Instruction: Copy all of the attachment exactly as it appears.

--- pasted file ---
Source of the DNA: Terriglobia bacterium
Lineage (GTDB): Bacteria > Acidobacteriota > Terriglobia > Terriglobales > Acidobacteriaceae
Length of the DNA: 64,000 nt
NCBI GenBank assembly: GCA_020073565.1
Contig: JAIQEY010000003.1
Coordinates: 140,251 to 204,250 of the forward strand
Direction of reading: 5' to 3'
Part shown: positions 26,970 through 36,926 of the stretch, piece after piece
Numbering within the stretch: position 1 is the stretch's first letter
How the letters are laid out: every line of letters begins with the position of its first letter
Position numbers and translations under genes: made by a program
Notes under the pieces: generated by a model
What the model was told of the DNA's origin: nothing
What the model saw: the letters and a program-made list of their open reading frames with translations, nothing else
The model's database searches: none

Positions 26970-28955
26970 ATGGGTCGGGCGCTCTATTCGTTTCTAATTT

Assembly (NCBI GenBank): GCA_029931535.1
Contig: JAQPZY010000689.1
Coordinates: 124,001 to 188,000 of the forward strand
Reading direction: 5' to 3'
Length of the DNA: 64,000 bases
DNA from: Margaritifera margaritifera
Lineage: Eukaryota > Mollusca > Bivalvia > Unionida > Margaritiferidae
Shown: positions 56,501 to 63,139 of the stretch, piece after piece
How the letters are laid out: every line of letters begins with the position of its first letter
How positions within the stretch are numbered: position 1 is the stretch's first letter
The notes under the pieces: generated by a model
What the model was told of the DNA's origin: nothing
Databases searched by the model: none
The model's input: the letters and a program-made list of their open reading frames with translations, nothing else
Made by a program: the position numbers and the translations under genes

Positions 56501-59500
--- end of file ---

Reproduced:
Source of the DNA: Terriglobia bacterium
Lineage (GTDB): Bacteria > Acidobacteriota > Terriglobia > Terriglobales > Acidobacteriaceae
Length of the DNA: 64,000 nt
NCBI GenBank assembly: GCA_020073565.1
Contig: JAIQEY010000003.1
Coordinates: 140,251 to 204,250 of the forward strand
Direction of reading: 5' to 3'
Part shown: positions 26,970 through 36,926 of the stretch, piece after piece
Numbering within the stretch: position 1 is the stretch's first letter
How the letters are laid out: every line of letters begins with the position of its first letter
Position numbers and translations under genes: made by a program
Notes under the pieces: generated by a model
What the model was told of the DNA's origin: nothing
What the model saw: the letters and a program-made list of their open reading frames with translations, nothing else
The model's database searches: none

Positions 26970-28955
26970 ATGGGTCGGGCGCTCTATTCGTTTCTAATTT

Assembly (NCBI GenBank): GCA_029931535.1
Contig: JAQPZY010000689.1
Coordinates: 124,001 to 188,000 of the forward strand
Reading direction: 5' to 3'
Length of the DNA: 64,000 bases
DNA from: Margaritifera margaritifera
Lineage: Eukaryota > Mollusca > Bivalvia > Unionida > Margaritiferidae
Shown: positions 56,501 to 63,139 of the stretch, piece after piece
How the letters are laid out: every line of letters begins with the position of its first letter
How positions within the stretch are numbered: position 1 is the stretch's first letter
The notes under the pieces: generated by a model
What the model was told of the DNA's origin: nothing
Databases searched by the model: none
The model's input: the letters and a program-made list of their open reading frames with translations, nothing else
Made by a program: the position numbers and the translations under genes

Positions 56501-59500